In the developed world we rarely walk into a room and think twice before flipping a switch to turn on the lights. We seldom, if ever, consider the possibility that when we go to the doctor’s office it may not have electricity, or give us medicines that haven’t been property refrigerated.
Most mothers in the developed world don’t consider whether or not to give birth in a facility that has electricity. When was the last time you showed up at work on a Monday morning and worried that the lights may not come on? Yet, this is not the case for billions of people around the world.
The International Energy Agency reports that around 19% of the world’s population, or 1.3 billion people around the world have NO access to electricity. In sub-Saharan Africa 7 out of 10 people don’t have access to electricity.
If, as our recent report suggests, Poverty is Sexist, then it also goes that energy poverty is sexist. The most remarkable thing we found in doing research for the Poverty is Sexist report is how little data exists about the number of girls and women living in energy poverty and the ways it impacts their lives.
While there is a lot we don’t know this is what we do know:
– We do know that women in sub-Saharan Africa currently spend up to eight hours per day collecting fuel for cooking and heating their homes, and that cooking over open fires and traditional stoves that use biomass means that these women are breathing in pollutants every day. According to the World Health Organization, this indoor smoke is responsible for half a million annual deaths due to chronic obstructive pulmonary disease (COPD) among women worldwide. If these women had access to electricity and clean cooking technology this time could be better spend on income-generating pursuits.
– We do know that 50% of children in the developing world go to primary schools without access to electricity. This affects more than 291 million children worldwide; 90 million of those children live in sub-Saharan Africa. We also know that lack of access to safe and reliable electricity limits the number of hours in the day children are able to study and learn to daylight hours, and frequently girls are unable to attend school because they have to collect fuel for their family fires.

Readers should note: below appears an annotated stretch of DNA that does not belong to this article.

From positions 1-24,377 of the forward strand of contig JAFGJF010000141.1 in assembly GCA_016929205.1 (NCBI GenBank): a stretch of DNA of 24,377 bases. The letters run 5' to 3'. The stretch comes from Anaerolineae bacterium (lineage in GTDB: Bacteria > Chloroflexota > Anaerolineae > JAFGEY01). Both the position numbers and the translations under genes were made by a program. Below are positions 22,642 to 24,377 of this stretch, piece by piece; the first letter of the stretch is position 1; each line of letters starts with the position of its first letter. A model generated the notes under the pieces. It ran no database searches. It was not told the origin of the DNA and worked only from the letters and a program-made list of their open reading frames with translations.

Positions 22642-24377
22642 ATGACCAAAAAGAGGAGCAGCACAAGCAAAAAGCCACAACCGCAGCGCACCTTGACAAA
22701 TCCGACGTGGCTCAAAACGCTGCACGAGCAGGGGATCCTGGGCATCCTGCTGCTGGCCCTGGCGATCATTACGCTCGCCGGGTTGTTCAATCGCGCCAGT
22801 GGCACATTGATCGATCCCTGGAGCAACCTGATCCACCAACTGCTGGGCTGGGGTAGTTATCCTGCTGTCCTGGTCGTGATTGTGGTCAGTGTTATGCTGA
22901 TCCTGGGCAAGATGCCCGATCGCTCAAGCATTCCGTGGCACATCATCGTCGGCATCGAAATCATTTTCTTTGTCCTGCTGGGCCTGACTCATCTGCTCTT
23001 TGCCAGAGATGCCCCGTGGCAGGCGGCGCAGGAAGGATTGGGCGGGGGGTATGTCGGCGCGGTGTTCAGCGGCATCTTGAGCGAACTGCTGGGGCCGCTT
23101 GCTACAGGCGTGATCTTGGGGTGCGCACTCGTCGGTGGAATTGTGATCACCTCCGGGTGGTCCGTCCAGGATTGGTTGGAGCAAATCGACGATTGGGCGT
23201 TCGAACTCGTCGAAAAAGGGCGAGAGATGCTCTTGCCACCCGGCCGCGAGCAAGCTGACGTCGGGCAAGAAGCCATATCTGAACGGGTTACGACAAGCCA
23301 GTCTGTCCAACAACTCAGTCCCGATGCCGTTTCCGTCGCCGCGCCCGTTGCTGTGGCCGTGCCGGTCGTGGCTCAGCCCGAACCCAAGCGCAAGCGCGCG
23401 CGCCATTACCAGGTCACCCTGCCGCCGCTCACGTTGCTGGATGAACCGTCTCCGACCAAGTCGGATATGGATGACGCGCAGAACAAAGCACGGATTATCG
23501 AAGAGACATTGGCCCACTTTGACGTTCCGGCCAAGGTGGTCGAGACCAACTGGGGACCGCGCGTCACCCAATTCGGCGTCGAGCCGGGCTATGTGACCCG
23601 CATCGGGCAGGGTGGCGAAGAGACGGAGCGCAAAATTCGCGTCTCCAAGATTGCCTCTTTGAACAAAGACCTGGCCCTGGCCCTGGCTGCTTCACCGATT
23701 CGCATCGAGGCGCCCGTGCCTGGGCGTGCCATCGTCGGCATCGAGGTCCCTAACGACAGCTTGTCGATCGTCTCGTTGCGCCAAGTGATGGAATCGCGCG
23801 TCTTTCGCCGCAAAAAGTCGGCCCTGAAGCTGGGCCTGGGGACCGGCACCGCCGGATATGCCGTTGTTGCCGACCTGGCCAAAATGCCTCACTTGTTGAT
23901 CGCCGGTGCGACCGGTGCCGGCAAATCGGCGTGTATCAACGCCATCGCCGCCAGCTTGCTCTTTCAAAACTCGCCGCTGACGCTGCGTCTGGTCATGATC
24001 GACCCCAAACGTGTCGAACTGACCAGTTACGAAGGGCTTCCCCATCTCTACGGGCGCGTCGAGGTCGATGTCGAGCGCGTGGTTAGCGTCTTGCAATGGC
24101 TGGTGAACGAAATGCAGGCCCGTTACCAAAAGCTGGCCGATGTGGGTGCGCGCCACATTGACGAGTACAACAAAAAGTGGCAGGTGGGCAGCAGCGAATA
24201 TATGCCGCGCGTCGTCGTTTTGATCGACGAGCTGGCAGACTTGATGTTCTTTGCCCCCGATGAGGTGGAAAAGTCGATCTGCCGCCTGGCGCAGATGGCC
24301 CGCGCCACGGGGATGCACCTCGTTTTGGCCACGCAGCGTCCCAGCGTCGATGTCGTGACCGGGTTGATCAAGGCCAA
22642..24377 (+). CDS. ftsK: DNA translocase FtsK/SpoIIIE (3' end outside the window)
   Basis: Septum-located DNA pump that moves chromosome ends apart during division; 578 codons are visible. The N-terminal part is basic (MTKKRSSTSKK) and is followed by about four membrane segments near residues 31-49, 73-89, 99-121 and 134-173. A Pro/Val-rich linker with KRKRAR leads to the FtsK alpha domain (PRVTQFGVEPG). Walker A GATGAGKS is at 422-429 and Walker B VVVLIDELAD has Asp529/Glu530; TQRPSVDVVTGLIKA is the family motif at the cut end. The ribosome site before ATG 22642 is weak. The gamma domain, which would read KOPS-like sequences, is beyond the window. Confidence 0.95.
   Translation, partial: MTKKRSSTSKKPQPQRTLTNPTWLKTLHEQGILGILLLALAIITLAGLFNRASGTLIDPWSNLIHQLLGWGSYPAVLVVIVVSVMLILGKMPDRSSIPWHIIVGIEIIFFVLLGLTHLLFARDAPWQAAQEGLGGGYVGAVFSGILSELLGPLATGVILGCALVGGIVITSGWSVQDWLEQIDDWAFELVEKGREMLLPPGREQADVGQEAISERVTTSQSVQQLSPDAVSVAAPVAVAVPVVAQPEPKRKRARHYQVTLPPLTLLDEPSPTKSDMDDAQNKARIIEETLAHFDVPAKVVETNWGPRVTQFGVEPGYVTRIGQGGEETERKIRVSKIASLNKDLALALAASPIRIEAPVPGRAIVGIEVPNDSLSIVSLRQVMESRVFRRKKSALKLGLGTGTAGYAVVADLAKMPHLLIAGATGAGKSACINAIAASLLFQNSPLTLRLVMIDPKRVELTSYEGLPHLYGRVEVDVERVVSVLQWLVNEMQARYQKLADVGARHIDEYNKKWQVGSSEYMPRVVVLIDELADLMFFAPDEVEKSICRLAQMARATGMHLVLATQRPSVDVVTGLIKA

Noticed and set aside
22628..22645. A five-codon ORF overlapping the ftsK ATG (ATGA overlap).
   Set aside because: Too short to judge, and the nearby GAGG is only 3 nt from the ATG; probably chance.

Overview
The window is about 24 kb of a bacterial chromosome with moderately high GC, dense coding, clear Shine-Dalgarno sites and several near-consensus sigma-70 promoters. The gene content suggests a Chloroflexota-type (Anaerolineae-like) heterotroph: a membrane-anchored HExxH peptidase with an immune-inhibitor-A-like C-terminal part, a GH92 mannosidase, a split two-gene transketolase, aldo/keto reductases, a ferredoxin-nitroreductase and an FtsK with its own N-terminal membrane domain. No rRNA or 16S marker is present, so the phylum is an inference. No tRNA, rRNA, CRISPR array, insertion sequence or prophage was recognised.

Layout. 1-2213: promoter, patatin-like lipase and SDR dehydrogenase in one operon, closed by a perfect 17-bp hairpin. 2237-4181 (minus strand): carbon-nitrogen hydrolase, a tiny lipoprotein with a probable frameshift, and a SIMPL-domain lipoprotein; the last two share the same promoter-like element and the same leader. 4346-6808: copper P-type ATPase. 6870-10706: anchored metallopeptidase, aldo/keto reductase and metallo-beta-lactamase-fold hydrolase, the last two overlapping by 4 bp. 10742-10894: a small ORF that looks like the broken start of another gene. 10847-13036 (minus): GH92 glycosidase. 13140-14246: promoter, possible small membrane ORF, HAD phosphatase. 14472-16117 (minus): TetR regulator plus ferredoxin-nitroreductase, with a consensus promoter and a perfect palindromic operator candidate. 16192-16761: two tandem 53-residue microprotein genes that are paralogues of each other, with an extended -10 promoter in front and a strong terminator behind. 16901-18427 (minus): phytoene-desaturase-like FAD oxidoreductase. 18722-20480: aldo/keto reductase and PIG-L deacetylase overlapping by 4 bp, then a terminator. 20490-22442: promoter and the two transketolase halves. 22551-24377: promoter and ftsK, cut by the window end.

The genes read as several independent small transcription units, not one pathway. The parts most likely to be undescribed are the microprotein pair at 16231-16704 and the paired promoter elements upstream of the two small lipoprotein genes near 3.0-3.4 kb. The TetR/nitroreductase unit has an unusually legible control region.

– On the positive side, we know that in a small study in South Africa, women’s employment increased by 9.5% where electricity was provided, most likely because it released women from home production and enabled them to participate in economic pursuits. But we also know that nearly half of African businesses cite lack of access to reliable power as a major hindrance to their growth, so guaranteeing reliable access to electricity is a key ingredient for economic success.
We need to know more. We need better data about how energy poverty directly impacts girls and women. But at the same time we already know enough to know that this is not ok.
There is something we can do about it. The U.S. Congress failed to pass legislation last year that would have provided much needed financing to bring electricity to Africa. There is an opportunity for them to pass it this year, but the bill hasn’t yet been introduced. Now is the time to let Congress know how important you think the Electrify Africa bill is to you.